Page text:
which was translated into German by his associate, and then into English
via the headphones. So his jokes had a distinct delayed reaction from
the crowd, which made it even more humorous! Since 1990 Tajima Roofing has
been designing greenroofs in Japan, and the evolution of concepts, systems
and designs was presented.
Steve Skinner, American Hydrotech -
Steve spoke about the intensive greenroof at the Schwab Rehabilitation
Hospital in Chicago, IL, and how it creates an oasis of wellness for its
patients. Horticultural therapy was discussed at length, and how the design
of this hospital offers a respite to severe victims, helping to heal physical,
spiritual and emotional trauma.
Ho Wan Weng, Managing Director, ZinCo Singapore - Increasing emphasis
on greenspaces, including rooftops, is becoming more important in Singapore,
and insights were offered regarding experiences gained and lessons learned
with the first government extensive greenroof project, or "Skyrise Garden"
Presenting but but not cited in this session:
Aart Veerman, Commercial Director of Van der Tol b.v., President of the
Dutch Green Roofs and Facades Association (DGS) (greenroofs in the Netherlands);
Behnisch, Behnisch & Partner Architecture Firm (Genzyme Center in Cambridge,
MA); Angela Beck-Møller, author (greenroofs in Denmark); Ian Johnston, Alumasc
National Business Manager (greenroofs in the UK).
Time for Interacting with Each Other
All the food and beverages were great, with
a wide selection of both, including appetizers and snacks. Here was
a great opportunity to relax and have some fun interacting with other greenroof
people. I didn't make it all around the room to take pictures of everyone,
but below are some photos of various tables.
The ZinCo Green Roof Tour
On September 16 we opted for the ZinCo Green
Roof Tour, while many associates went to the GaLaBau - the International
Trade Show for Urban Green and Open Spaces - in Nuremberg. Around
850 exhibitors presented their latest products and services for the horticulture
and landscape gardening sector as well as for the design of greenroofs -
see Janet Faust's Guest Feature contribution this month about the GaLaBau
There was not a single empty seat on the
huge comfortable tour bus, and in fact some people said they had traveled
half way around the world specifically for this tour of exciting projects.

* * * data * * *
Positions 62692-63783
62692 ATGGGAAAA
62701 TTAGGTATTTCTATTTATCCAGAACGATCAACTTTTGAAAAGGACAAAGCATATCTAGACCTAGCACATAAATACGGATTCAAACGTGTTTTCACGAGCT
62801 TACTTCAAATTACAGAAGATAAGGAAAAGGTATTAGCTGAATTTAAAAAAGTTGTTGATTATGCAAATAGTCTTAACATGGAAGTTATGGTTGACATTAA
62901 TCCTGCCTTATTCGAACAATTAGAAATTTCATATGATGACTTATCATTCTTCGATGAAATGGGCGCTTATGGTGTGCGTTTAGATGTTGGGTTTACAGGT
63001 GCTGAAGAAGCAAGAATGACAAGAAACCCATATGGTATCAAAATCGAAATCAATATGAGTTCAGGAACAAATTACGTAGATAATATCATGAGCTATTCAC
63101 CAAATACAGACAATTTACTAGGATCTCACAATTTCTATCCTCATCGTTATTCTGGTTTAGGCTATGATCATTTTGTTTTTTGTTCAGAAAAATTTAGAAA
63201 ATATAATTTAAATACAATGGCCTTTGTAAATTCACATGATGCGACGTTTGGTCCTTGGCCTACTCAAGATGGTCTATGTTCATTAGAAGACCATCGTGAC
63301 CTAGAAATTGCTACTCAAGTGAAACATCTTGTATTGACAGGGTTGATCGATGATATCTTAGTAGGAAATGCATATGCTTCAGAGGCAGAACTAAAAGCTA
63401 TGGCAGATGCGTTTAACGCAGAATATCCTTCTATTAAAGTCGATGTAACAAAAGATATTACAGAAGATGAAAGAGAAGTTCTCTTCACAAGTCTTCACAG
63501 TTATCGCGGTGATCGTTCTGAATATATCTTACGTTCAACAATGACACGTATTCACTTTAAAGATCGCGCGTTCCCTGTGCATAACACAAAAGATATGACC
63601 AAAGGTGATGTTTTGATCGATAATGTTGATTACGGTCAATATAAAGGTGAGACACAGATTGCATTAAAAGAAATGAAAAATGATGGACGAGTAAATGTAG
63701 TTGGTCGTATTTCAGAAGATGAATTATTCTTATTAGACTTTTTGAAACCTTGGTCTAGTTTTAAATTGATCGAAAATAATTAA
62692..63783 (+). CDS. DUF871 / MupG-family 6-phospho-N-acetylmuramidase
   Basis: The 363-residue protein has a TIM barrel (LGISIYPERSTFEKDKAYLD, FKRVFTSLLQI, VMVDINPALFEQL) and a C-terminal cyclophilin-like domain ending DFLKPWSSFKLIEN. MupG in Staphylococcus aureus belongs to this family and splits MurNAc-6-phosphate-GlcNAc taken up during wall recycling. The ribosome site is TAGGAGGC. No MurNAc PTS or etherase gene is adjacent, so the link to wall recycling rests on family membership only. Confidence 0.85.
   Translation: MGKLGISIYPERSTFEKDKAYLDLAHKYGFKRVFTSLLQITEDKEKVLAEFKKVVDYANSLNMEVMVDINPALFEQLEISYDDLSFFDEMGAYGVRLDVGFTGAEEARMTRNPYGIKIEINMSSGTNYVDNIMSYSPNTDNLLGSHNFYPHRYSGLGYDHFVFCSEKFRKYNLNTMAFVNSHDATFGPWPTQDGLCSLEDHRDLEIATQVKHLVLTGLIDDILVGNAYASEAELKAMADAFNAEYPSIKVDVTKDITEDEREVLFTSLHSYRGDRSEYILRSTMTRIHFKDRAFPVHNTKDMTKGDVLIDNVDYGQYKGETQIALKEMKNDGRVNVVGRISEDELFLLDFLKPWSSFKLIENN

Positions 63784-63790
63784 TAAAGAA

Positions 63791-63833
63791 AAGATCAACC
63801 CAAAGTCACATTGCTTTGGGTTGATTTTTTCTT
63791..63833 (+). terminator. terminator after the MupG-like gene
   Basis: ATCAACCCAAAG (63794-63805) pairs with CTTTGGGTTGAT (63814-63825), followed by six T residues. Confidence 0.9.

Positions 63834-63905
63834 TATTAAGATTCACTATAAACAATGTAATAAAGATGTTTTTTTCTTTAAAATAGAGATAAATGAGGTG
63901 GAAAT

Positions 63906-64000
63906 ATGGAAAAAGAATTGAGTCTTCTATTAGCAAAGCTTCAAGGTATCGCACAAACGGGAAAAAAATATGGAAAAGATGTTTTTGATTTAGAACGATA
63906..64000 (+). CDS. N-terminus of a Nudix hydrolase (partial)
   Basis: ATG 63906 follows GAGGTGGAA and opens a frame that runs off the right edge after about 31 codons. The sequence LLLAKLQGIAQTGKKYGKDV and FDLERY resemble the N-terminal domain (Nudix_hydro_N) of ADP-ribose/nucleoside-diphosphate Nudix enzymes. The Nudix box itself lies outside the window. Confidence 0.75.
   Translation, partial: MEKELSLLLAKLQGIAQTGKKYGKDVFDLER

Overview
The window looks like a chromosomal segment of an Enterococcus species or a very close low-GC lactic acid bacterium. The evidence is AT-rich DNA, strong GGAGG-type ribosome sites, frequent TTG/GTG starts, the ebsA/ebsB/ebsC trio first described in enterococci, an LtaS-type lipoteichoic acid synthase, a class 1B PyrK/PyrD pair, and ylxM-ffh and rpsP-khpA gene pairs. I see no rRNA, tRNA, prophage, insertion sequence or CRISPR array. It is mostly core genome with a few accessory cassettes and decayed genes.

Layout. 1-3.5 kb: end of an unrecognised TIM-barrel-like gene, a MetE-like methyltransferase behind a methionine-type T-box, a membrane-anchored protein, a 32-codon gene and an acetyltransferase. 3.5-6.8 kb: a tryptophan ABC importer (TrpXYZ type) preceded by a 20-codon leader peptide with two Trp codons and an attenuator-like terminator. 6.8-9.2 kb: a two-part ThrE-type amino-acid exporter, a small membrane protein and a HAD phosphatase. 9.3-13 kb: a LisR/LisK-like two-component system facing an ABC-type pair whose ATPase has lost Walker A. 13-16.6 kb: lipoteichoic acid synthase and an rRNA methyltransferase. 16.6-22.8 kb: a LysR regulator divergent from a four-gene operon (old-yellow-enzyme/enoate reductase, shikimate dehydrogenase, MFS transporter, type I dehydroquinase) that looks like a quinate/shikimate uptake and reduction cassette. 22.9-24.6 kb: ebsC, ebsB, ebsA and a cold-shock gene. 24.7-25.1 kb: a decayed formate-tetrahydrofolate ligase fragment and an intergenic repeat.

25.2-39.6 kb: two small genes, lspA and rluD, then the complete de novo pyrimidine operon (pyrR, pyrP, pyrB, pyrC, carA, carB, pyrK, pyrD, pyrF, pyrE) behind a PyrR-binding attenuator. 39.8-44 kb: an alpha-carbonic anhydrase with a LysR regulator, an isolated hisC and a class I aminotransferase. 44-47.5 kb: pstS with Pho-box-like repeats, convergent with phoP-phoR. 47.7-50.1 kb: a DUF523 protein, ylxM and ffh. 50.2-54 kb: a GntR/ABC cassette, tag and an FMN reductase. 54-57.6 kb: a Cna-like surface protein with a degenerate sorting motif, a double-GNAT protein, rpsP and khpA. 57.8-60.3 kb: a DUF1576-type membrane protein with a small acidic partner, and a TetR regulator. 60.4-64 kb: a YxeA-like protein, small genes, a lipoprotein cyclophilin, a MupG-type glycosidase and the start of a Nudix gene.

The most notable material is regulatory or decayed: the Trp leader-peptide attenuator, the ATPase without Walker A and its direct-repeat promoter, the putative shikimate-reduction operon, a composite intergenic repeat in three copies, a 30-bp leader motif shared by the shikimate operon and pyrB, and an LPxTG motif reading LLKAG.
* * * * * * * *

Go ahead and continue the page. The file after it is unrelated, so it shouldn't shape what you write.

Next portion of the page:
Our host for the day was Roland Appl of ZinCo, and a hearty German lunch
was included, along with our selection of beer.
First stop: "Hundertwasserhaus
Plochingen" - the Hundertwasser Multi-Family Development - Situated
within a lovely southern Germany-style live-work-play development, the architect
Hundertwasser designed this 10-year old Gaudi-inspired private lush green
courtyard intensive greenroof located over a supermarket. Approximately
50 greenroofs occupy the colorful, wavy, very organically designed and tiled
wavy buildings and interior spaces, including the smallest over a doorway
at just two m².
The charming pedestrian-friendly village itself is a mixture of architectural
styles, and just as "green" as the Hundertwasserhaus, but in different ways,
including innovative drainage channels, fountains, green poles, green walls
and flowering baskets and containers everywhere. The Hundertwasserhaus was
definitely a "must see" experience.
"Hundertwasserhaus Plochingen" Gallery:
"MAG-Galerien" in Geislingen - This
three-year old 8,000 m² green rooftop over a private shopping mall or gallery
has been transformed into a public park open to all the adjoining neighbors.
The MAG contains a playground with sandbox, a basketball court, walkways
and trellises, On the top level, approximately 5,400 m² are intensive greenroof
areas and 2,600 m² are extensive, and the two are separated by a chain link
fence. Two more separate extensive greenroofs wind down the ramp to access
the shopping area below.
The original idea for the top level extensive area was for it to be a test
area of sorts, but it has actually received no monitoring nor maintenance.
In fact, it had to be hydroseeded twice because initially it did not receive
any irrigation. The intensive area, on the other hand, is highly maintained
with its plush lawn and beautiful perennial beds, and is irrigated. Although
city residents use the new "city park," it does not receive any public assistance
for its maintenance.
Photovoltaic Panels atop Schule Unterensingen,
Germany; Photo Source: ZinCo
Schule Unterensingen - 200 solar